Today in politics: Friday, February 14

Last updated 05:00 14/02/2014

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Politics

Panama Papers 'wake-up call' for NZ tax system - Peter Dunne Wicked Campers should remove sexual slogans or get out cheque book, says Paula Bennett Labour seeks inquiry into foreign trusts after PM's lawyer lobbied Government Labour leader Andrew Little ends secret Iraq trip Duncan Garner: Some home truths for a Government missing in action More Kiwi travellers report problems with passport scanning machines Labour says Argentinian court case raises questions for OIO Kiwi seafood giants mount legal challenge to Kermadec Sanctuary plan The cheat's guide to the Indiana primaries Auckland protester Penny Bright 'won't budge' over $50k rates arrears bill

Easy Vote loss hurts some voters, says Labour

Electoral law changes have passed another hurdle in Parliament and include allowing people to enrol and update their details online, tightening electoral donations law and allowing parties to lodge bulk candidate nomination and party list documents by email. But Labour is criticising the decision not to continue with the Easy Vote card, and instead require a verbal declaration , saying it would make voting harder for those with English as a second language.

MPs 'mullahs' over plain packets, says

ACT leader-elect Jamie Whyte has come out against cigarette plain-packaging – not surprising, given John Banks was the lone MP to vote against the bill. But in a comment on ACT's website he called MPs supporting the law "mullahs" for banning words and images they think are harmful. He said no-one can know smoking is bad for you. "If people value the pleasure they receive from smoking more than the health they lose, smoking is a net gain to them."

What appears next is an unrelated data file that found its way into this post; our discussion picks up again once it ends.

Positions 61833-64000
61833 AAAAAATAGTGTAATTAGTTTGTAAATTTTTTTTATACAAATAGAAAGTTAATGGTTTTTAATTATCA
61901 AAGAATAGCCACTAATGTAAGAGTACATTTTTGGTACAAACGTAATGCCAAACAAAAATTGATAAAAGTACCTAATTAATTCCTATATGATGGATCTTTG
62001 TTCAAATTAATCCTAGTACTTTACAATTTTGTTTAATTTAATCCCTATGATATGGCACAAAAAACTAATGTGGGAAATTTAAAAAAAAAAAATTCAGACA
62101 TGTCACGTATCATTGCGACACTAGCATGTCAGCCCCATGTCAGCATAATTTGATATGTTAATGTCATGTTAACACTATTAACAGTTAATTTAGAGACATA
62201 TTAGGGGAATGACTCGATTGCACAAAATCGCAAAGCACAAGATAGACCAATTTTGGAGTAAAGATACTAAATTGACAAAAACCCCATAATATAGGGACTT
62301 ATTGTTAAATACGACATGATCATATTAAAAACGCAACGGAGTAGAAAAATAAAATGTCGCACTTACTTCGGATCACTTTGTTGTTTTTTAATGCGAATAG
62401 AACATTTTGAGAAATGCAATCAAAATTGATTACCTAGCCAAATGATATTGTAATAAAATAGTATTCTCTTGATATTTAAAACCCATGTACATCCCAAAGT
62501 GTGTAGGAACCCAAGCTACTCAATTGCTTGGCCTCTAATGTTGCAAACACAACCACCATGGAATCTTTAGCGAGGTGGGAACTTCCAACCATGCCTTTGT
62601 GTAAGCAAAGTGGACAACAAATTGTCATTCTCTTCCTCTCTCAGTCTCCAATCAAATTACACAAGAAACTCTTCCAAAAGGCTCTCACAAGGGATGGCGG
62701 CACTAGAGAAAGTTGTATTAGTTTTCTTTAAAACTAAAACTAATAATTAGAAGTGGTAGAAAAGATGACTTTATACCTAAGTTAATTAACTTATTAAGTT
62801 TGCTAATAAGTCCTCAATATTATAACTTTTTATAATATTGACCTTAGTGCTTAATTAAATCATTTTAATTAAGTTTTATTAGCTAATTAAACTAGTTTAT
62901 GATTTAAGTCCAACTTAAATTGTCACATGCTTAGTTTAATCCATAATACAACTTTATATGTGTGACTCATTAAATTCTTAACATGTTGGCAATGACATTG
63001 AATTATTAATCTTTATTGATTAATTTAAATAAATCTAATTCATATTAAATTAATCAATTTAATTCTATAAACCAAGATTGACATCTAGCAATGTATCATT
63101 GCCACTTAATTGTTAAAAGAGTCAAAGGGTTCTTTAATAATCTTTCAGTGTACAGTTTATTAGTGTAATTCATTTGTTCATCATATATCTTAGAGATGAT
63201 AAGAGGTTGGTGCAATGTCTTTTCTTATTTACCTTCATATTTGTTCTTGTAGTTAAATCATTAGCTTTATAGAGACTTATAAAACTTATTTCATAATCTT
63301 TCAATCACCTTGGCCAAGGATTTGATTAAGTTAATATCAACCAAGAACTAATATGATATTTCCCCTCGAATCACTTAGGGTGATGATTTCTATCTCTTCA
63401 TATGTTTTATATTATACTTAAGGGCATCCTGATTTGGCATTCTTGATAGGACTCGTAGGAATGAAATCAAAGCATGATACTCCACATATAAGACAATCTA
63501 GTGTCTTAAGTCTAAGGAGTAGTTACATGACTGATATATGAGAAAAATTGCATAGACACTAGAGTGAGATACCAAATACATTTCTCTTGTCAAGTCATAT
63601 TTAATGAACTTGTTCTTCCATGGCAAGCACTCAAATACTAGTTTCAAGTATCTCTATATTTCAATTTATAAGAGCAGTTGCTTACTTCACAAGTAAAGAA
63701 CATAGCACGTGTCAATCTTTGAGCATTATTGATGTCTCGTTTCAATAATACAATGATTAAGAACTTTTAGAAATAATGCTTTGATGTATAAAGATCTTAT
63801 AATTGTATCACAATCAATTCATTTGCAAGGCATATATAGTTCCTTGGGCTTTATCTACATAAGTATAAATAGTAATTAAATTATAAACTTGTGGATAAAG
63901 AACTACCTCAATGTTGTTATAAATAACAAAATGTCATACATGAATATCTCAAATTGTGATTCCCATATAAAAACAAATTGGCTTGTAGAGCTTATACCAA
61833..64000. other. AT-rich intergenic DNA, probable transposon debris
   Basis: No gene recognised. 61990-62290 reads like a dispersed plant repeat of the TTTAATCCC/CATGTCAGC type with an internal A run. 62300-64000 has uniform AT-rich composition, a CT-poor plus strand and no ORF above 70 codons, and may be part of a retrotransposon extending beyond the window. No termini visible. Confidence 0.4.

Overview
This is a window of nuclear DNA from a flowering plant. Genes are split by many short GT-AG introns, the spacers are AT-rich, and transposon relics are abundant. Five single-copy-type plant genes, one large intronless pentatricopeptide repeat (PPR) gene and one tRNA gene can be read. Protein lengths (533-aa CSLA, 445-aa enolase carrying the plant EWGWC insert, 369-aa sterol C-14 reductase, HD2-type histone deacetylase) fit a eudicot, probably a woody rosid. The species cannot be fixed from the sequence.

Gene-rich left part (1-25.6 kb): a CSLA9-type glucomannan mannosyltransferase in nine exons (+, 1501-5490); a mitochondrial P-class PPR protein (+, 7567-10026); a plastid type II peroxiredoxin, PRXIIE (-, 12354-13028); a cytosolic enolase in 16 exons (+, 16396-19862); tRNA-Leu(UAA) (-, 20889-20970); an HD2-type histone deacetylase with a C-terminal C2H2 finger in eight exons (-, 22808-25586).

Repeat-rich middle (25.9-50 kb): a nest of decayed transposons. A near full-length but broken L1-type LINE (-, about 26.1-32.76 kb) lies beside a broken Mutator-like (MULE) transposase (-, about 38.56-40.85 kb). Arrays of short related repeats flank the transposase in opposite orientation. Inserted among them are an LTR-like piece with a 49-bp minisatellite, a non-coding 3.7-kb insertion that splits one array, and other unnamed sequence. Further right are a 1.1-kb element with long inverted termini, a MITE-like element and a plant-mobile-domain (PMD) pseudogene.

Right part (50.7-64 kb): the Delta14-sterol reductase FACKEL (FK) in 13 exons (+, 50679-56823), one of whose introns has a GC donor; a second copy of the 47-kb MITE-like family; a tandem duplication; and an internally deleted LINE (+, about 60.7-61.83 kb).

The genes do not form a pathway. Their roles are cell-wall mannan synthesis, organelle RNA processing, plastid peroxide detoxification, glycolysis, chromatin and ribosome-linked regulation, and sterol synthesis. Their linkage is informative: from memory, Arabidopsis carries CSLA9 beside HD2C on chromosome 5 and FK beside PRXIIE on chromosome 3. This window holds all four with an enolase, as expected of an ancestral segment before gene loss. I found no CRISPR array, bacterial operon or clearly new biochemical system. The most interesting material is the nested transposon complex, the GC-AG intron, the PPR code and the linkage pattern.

Whyte Kiwibank to focus more on 'farming' existing clients

State-owned Kiwibank is shifting focus to extracting more value from existing clients. Chairman Sir Michael Cullen said a smaller proportion of its 850,000 customers used it as their main bank than customers of the "big four" banks. That left scope to sell credit cards, insurance and other financial products to those who were "not being fully farmed". He said its retail approach focused on service, but people were increasingly handling most services online.

Further step for student loan defaulter bill

A bill that clamps down on overseas-based student loan defaulters has passed its second reading. The Student Loan Scheme Amendment Bill extends the Government's powers including allowing for arrest warrants to be issued for borrowers who have persistently refused to make repayments. Tertiary Education Minister Steven Joyce said the bill would tighten lending criteria and increase the speed of repayments.

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- The Dominion Post

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